In a tit for tat battle, Nigeria said it suspended Twitter indefinitely on Friday, two days after the company removed a Tweet by President Muhammadu Buhari for violating the site’s rules. A statement by the federal government on the suspension cited, “the persistent use of the platform for activities that are capable of undermining Nigeria’s corporate existence.”
Punch Newspapers in Nigeria reported that Twitter was still accessible in the country despite the suspension. This was announced on Friday by the Minister of Information and Culture, Lai Mohammed, according to a statement by his Special Assistant on Media, Segun Adeyemi. The minister’s statement was also silent on the time that the ban would be enforced.
The statement, which was posted on the ministry’s official Twitter handle on Friday evening, accused the American social media company of allowing its platform to be used for activities that are capable of undermining Nigeria’s corporate existence.
The suspension comes two days after Twitter deleted a tweet by President Muhammadu Buhari that was widely perceived as offensive. In that tweet on Tuesday, the Nigerian leader threatened to deal with people in the country’s southeast, who he blames for the recurring attacks on public infrastructure in the region.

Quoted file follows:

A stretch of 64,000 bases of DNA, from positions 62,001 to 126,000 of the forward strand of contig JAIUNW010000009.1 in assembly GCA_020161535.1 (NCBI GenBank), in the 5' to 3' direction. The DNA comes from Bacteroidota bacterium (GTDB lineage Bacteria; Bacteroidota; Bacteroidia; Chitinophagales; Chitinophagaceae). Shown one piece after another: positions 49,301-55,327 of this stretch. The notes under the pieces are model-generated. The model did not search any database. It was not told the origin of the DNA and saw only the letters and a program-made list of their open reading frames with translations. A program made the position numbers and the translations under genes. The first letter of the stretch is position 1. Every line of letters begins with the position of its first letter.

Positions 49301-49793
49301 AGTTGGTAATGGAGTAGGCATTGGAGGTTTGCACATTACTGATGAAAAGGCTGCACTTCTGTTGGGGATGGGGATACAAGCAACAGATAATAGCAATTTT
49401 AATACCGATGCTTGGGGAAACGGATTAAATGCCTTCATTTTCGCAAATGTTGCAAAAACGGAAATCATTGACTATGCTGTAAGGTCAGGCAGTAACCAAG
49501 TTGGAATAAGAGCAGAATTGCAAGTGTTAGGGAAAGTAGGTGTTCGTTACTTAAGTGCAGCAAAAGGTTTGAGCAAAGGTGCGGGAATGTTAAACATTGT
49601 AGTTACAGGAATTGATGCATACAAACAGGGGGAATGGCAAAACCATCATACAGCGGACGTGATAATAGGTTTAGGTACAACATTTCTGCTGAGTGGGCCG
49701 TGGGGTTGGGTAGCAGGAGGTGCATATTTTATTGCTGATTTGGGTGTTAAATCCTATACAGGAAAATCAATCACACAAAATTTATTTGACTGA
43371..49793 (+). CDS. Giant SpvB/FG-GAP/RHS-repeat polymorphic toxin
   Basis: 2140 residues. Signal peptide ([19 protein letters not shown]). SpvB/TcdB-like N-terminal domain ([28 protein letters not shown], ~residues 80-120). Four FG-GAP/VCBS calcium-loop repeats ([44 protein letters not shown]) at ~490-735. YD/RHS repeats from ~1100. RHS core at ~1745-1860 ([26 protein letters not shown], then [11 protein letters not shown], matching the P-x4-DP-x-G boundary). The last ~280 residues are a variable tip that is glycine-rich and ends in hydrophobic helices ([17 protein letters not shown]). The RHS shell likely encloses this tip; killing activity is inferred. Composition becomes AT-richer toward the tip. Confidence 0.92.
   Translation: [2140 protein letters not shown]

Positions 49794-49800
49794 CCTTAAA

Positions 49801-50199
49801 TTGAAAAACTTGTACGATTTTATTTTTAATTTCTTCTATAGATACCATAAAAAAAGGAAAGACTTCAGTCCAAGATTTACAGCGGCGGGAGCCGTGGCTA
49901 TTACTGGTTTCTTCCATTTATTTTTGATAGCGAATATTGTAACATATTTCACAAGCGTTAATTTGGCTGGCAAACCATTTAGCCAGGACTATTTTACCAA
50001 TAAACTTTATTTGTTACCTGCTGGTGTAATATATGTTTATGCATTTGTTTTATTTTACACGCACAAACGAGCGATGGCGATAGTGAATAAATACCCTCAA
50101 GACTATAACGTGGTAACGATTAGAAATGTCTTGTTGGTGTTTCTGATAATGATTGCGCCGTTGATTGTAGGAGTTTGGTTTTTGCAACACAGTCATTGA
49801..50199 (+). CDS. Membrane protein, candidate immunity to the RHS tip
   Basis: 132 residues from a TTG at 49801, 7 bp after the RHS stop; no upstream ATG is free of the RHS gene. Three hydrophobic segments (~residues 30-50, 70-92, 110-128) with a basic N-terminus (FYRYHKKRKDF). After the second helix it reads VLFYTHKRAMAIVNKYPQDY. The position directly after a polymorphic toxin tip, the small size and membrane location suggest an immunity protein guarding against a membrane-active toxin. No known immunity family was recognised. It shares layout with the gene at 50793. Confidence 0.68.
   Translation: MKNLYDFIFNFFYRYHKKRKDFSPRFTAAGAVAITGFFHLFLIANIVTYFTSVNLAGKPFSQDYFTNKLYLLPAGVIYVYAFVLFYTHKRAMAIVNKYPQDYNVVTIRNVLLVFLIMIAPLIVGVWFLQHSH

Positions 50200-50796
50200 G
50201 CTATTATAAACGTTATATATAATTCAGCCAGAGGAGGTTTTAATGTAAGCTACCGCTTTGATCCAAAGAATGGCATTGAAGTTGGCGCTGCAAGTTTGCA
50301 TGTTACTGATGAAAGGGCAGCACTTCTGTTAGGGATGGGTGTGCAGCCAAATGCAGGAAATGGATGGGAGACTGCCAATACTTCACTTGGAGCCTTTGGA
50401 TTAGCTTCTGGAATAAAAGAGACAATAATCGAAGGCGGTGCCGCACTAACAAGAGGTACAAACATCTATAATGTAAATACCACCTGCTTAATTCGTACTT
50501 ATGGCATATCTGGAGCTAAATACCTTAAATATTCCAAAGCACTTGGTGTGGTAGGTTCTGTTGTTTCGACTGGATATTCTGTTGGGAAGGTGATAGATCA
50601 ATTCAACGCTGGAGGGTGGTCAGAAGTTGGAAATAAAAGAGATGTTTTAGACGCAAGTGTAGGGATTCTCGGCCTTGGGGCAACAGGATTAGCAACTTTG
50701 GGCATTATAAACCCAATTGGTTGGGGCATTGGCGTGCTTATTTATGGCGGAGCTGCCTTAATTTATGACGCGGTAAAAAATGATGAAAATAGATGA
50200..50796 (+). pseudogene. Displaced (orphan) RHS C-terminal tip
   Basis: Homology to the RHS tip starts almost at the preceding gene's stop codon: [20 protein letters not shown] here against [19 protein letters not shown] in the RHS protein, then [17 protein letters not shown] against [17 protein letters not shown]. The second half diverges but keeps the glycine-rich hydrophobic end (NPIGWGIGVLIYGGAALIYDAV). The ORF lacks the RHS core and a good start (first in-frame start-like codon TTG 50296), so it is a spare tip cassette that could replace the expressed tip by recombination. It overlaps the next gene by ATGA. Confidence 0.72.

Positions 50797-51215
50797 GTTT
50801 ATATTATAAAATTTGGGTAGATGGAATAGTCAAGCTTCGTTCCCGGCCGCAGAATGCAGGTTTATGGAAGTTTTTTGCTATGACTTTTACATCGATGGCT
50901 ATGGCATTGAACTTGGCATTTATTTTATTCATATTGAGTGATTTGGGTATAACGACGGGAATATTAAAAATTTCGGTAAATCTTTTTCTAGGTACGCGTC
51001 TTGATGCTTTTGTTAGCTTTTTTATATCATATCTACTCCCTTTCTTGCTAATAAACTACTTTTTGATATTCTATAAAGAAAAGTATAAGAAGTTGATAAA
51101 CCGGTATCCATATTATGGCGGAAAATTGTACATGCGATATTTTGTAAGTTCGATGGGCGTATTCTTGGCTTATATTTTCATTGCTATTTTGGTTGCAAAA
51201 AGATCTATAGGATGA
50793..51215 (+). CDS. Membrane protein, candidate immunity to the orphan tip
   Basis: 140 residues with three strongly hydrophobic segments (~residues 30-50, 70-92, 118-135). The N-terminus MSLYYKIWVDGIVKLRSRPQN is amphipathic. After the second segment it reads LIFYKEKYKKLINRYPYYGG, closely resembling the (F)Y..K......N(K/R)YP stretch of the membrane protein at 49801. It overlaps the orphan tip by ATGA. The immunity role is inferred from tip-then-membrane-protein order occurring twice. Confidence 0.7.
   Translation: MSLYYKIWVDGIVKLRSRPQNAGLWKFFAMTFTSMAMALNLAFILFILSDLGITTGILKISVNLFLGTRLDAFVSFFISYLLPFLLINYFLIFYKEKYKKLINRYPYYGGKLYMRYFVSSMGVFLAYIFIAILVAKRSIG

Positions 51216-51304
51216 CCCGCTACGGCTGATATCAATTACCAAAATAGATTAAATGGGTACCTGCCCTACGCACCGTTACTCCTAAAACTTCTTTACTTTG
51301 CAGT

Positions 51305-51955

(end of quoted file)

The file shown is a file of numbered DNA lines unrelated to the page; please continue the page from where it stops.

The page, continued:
The President had condemned the attacks on police stations, prisons and offices of the Independent National Electoral Commission, especially in the South-East, warning that those supporting insurrection and violence in the country would be shocked.
Buhari had tweeted, “Many of those misbehaving today are too young to be aware of the destruction and loss of lives that occurred during the Nigerian Civil War. Those of us in the fields for 30 months, who went through the war, will treat them in the language they understand.”
The President’s tweet riled some Nigerians who flagged it to Twitter as they felt he was insensitive to have made an analogy of the civil war. His critics subsequently reported the tweet to Twitter and the microblogging site later deleted the post with a comment, “This Tweet violated the Twitter Rules”.
The brutal two-year Nigeria-Biafra war, killed an estimated one to three million people, mostly from the Igbo tribe in the eastern part of the country between 1967 and 1970.
Information Minister Lai Mohammed criticized Twitter’s action and accused the social media giant of double standards. He said the Federal Government has also directed the National Broadcasting Commission to immediately commence the process of licensing all OTT and social media operations in Nigeria.”
The Nigerian Senate is currently deliberating on Protection from Internet Falsehood and Manipulations Bill 2019 commonly known as the anti-social media bill. It seeks to criminalise the use of the social media in peddling false or malicious information. It was sponsored by Senator Mohammed Musa, a member of the President’s All Progressives Congress.